Bennett, who holds a Ph.D. from Georgia Tech, is a professor in the School of Electrical and Computer Engineering. She teaches courses there in optics and design while supervising Ph.D. students. That's been helpful for her publishing, research collaboration, and recruiting graduate students who become GTRI engineers.
"That reach-back to the academic side is very important because students learn about applications and real problems from us, while we are recruiting our future engineers," she said. "Just about everybody in my former group was a student of mine at one time or another."
Beyond choosing the best Georgia Tech graduates, the academic collaboration also brings new ideas and new energy to her research. She currently has projects with eight of Georgia Tech's academic schools.
"The collaboration with the academic side is very important, and probably half of my current work has collaborative components with the academic side," Bennett noted. "Both sides can benefit from the different skill sets and the different interests in the types of problems we like to work on. It has worked out well for us."
As director for EOSL, she'd like to bring Georgia Tech's optics groups closer together so that the outside world will see a single unified research team. That collaborative approach also applies to GTRI labs, where she'd like to explore more joint projects.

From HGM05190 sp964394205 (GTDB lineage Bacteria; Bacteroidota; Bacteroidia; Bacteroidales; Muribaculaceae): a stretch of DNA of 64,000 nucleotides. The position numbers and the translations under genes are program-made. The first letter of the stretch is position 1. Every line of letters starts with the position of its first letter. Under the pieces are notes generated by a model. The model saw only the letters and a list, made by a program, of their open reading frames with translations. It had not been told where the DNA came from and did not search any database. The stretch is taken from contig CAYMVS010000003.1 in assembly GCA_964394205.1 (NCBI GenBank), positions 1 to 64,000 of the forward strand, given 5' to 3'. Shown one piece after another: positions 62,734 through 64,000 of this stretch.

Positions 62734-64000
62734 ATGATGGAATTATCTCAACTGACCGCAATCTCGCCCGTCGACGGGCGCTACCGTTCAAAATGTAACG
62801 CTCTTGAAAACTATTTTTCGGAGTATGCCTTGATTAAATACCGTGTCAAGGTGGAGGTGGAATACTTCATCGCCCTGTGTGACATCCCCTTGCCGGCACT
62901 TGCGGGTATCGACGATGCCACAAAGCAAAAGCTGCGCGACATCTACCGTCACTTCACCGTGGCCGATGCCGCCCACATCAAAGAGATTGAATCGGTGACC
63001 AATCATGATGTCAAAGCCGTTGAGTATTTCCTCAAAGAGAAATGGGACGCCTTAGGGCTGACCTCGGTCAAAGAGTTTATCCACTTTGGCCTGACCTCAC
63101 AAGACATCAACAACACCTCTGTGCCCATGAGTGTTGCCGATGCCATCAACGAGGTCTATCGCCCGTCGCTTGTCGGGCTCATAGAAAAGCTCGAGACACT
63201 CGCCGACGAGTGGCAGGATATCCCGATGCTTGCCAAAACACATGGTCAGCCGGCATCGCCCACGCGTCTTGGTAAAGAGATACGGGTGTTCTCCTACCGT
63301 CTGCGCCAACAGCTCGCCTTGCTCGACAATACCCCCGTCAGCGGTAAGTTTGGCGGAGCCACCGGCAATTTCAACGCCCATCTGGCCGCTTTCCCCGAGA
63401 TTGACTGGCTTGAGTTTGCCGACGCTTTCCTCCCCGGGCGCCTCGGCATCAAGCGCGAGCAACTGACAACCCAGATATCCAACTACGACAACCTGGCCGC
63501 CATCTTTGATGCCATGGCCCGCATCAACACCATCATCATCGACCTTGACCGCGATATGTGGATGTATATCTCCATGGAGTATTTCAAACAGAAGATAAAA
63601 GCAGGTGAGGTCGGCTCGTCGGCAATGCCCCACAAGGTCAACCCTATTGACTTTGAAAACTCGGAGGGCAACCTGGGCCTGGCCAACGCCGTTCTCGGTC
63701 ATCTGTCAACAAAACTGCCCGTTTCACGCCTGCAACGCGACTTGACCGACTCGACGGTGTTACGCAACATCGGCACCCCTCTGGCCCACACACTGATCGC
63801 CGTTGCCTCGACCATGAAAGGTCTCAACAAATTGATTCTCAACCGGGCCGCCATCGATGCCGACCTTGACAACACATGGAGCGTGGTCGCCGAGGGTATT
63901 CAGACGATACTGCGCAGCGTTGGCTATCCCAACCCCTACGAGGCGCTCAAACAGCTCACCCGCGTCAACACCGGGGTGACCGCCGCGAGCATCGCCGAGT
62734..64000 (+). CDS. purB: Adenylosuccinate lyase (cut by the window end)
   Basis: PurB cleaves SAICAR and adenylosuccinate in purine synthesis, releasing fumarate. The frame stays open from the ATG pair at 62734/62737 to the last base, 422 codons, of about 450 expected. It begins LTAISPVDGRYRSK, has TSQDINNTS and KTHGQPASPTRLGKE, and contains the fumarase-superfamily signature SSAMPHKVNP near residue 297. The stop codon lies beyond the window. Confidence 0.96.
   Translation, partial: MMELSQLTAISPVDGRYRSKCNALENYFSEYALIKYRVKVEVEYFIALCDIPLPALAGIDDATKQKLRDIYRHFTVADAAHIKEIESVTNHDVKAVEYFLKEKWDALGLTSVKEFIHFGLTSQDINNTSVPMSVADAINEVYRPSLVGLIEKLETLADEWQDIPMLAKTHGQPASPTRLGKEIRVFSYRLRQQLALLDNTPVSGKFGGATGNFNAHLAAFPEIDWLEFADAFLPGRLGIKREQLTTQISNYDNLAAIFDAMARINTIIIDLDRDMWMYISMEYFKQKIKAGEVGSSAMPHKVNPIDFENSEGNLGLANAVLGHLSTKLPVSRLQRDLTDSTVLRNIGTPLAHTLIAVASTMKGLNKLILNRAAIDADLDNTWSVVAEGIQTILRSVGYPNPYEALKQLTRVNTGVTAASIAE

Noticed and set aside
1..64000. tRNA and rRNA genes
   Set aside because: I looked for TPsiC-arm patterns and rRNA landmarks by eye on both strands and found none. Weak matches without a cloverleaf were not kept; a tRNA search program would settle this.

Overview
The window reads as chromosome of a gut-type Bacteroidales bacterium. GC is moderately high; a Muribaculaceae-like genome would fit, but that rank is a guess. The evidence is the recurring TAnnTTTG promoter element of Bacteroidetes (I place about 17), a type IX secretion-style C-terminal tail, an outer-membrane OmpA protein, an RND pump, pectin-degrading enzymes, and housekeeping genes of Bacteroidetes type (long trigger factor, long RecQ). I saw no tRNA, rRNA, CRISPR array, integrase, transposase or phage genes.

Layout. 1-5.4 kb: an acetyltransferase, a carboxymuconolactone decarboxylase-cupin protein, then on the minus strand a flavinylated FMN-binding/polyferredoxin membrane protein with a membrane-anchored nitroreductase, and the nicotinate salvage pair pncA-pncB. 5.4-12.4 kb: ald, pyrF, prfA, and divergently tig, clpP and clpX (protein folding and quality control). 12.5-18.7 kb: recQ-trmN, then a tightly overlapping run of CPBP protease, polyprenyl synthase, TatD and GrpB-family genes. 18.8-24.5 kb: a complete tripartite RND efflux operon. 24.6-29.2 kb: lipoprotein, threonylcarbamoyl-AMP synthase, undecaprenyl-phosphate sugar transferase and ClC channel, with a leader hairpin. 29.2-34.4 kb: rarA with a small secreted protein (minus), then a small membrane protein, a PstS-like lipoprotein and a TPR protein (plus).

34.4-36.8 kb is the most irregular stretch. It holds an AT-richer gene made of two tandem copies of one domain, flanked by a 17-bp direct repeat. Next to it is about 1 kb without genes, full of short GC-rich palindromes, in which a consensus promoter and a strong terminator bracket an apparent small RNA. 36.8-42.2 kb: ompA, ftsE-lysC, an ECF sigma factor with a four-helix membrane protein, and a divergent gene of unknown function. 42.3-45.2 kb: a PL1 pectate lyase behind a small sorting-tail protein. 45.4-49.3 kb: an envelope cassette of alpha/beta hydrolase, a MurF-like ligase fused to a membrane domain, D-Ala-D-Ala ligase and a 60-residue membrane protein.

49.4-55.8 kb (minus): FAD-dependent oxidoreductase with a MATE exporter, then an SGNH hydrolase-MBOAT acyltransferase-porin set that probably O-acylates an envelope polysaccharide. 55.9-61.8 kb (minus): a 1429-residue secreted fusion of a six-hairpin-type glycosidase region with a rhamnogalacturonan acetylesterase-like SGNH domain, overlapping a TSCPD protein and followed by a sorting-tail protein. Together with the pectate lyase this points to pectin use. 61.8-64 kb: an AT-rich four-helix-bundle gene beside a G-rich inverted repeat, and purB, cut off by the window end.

"Collectively, we are stronger together than we are as individual labs," Bennett said. "We need to be one GTRI in all we do."
Beyond teaching, her leadership was recently recognized by Georgia Tech Provost Jean-Lou Chameau, who included her in the first group of ten fellows in the new Georgia Tech Academic Leadership Program.
In 2000, Bennett founded LandMARC as a multidisciplinary center which now has more than $12 million in direct research. The center focuses on condition based maintenance; RF and optical tagging, tracking and visibility, and performance support technology. The work led to two national awards for the Electronic Performance Support System and RFID utilization.
She is a member of the IEEE, Optical Society of America (OSA), SPIE International Society for Optical Engineering and International Society for Logistics (SOLE). On campus, Bennett has provided leadership for numerous organizations and activities, serving as acting chair of the Institute Promotion Review Committee, chair of the Conflict of Interest Policy Review, chair of the Faculty Status and Grievance Committee, chair of the Intellectual Property Committee and vice chair of the Executive Board.
Before moving to Georgia Tech, she studied or held positions at the University of Central Florida, the University of California at San Diego, and the University of Colorado at Boulder. She believes that experience gives her a different perspective on how organizations can work.
Beyond work, she enjoys flying, traveling around the world, motorcycle riding and collecting fountain pens - with a concern about writing as a "lost art."
GTRI Director Stephen Cross praised Bennett's vision for EOSL.
"The vision she has communicated has created real excitement in that lab," he said. "Gisele is well known in the campus community and has been involved in leadership positions both on campus and at the national level. We expect great things from EOSL."